Washington – The International Monetary Fund (IMF) has reached a staff-level agreement with Pakistan after the completion of 9th review of its economic performance under an IMF loan program, paving the way for the release of about $502 million.
The agreement was reached after a series of meeting between IMF team, headed by Harald Finger and Pakistan officials led by Finance Minister Ishaq Dar. The meetings were held during October 25-November 5 in Islamabad and Dubai.
The review is part of $6.6 billion loan Pakistan secured in 2013 under IMF’s Extended Fund Facility to stave off an imminent balance of payment crisis. A review is needed before the release of next tranche.
The IMF Executive Board needs to endorse the staff-level agreement before the release of the next tranche which, Finance Minister Dar said, will likely be disbursed by mid-December.
Addressing a press briefing in Islamabad, Dar said that Pakistan has achieved all economic targets while the government is working on areas that needed improvement including the tax collection and keeping the budget deficit in control.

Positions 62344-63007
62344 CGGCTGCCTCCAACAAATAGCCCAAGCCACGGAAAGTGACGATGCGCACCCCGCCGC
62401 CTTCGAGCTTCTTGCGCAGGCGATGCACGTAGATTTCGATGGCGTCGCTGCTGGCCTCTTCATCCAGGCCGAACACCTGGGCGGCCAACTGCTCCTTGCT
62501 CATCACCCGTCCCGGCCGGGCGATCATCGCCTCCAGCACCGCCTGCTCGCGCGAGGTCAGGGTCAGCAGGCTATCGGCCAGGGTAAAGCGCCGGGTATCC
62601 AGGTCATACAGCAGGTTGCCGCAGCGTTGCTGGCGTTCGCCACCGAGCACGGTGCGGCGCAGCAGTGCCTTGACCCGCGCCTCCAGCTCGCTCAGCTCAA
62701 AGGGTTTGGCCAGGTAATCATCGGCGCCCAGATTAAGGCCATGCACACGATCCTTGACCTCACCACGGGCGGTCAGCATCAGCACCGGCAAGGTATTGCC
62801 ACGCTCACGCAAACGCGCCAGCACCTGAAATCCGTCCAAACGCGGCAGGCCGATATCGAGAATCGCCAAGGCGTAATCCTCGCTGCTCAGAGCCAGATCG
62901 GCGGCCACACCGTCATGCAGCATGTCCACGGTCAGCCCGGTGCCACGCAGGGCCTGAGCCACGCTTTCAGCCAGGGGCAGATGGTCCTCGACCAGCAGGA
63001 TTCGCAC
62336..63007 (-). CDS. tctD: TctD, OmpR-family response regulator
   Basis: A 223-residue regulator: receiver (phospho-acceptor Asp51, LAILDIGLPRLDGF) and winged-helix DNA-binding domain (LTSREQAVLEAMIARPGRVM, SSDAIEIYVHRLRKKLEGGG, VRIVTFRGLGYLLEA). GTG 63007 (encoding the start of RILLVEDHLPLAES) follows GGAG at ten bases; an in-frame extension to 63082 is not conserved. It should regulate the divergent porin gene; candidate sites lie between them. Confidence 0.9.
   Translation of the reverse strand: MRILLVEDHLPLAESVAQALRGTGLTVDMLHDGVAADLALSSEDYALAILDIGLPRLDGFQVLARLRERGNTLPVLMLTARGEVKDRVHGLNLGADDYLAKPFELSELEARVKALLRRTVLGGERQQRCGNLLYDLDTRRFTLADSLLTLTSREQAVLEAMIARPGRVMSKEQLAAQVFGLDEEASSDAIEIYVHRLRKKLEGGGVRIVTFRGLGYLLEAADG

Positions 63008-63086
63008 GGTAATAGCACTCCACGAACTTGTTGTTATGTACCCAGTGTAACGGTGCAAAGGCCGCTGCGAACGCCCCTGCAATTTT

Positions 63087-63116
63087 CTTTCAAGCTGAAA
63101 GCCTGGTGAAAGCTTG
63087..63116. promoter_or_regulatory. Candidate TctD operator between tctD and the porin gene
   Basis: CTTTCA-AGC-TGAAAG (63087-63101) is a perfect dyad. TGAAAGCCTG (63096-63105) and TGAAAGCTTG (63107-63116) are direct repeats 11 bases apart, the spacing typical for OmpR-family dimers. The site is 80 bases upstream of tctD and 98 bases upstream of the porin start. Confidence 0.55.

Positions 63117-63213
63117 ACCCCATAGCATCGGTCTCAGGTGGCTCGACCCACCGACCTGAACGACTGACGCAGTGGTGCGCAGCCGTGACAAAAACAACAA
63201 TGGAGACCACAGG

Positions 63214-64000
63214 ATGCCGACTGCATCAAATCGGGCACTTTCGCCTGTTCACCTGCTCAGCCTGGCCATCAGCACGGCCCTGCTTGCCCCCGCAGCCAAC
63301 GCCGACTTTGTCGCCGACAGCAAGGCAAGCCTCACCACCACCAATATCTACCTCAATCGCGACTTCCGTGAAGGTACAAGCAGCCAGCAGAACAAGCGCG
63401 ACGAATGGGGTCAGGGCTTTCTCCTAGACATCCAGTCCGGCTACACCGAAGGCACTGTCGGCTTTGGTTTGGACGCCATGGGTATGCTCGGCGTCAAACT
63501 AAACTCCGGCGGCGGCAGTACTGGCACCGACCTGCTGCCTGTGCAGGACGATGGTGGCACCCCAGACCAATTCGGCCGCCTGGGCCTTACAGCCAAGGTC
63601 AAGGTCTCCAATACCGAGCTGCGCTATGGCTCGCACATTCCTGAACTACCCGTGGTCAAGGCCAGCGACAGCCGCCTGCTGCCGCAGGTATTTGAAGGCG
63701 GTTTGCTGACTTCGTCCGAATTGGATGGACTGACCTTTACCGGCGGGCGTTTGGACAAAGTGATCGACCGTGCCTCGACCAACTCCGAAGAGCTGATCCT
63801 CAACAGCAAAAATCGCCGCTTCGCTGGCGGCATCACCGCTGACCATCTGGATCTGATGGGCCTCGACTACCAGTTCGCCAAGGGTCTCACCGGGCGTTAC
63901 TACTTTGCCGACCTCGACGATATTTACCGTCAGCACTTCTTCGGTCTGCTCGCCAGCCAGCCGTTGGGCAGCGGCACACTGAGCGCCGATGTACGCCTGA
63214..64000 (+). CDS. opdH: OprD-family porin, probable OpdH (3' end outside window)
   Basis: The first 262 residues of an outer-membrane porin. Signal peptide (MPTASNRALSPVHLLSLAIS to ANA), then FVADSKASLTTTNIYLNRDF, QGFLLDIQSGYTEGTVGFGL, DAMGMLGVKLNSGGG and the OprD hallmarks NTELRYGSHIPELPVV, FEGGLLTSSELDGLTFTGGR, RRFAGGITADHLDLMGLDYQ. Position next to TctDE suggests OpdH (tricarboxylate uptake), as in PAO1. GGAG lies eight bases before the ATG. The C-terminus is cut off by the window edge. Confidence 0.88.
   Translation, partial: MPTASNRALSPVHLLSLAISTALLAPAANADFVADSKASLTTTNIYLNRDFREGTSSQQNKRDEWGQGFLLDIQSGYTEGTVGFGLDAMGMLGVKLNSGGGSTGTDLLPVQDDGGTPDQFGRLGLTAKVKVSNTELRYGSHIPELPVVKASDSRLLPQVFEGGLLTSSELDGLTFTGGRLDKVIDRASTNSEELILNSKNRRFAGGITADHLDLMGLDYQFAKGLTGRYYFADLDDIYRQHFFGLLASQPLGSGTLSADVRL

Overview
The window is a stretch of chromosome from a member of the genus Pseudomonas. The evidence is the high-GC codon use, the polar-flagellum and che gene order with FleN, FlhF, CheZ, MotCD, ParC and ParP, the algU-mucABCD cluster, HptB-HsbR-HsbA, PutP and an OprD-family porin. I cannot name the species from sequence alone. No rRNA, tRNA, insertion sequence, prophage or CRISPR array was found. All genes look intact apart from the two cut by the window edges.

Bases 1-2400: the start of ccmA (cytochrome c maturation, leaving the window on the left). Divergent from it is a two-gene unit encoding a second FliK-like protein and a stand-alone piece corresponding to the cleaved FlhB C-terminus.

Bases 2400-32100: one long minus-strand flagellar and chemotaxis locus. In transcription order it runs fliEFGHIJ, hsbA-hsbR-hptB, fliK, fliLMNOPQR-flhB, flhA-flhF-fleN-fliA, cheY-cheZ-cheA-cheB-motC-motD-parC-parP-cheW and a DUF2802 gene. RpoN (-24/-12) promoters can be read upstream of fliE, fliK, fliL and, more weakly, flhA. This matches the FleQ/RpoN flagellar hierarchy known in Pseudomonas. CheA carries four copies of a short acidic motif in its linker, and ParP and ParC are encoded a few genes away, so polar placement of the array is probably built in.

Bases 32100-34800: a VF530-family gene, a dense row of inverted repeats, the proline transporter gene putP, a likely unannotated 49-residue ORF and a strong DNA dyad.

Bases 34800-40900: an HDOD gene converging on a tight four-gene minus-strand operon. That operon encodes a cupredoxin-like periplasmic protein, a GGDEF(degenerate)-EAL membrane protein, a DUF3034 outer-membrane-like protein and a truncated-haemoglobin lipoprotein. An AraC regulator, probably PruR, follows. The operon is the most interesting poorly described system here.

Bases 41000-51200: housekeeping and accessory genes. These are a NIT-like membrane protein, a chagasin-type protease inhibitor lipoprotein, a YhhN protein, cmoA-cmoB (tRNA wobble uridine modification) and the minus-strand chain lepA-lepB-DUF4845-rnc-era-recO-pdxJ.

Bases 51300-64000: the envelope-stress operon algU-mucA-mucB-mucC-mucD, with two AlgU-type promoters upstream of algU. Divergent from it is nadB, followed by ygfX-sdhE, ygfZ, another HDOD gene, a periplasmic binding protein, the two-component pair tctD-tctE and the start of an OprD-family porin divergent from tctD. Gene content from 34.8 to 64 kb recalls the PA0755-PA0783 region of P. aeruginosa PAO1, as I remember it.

In a statement, IMF official Finger said the government has shown commitment to the economic reforms under the IMF program.
“Economic activity continues to improve while challenges remain. Real GDP is expected to grow by about 4.5 percent in FY 2015/16, helped by lower oil prices, planned improvements in the supply of energy, and investment related to the China Pakistan Economic Corridor (CPEC),” he said.
Finger, however, cautioned that at the same time slowing private sector growth and weakness in exports and imports could pose risks to growth prospects.
Headline consumer inflation is also expected to rise to around 4.5 percent as the impact of lowering commodity prices gradually erodes. Gross international reserves reached US$15.2 billion by end-September 2015, up from US$13.5 billion at end-June 2015 and covering close to four months of prospective imports.
“The mission welcomes the authorities’ continued commitment to their IMF-supported economic reform program, which has significantly reduced near-term risks,” Finger said.
While Pakistan achieved most of the set targets under the review, it missed the performance criteria on fiscal deficit.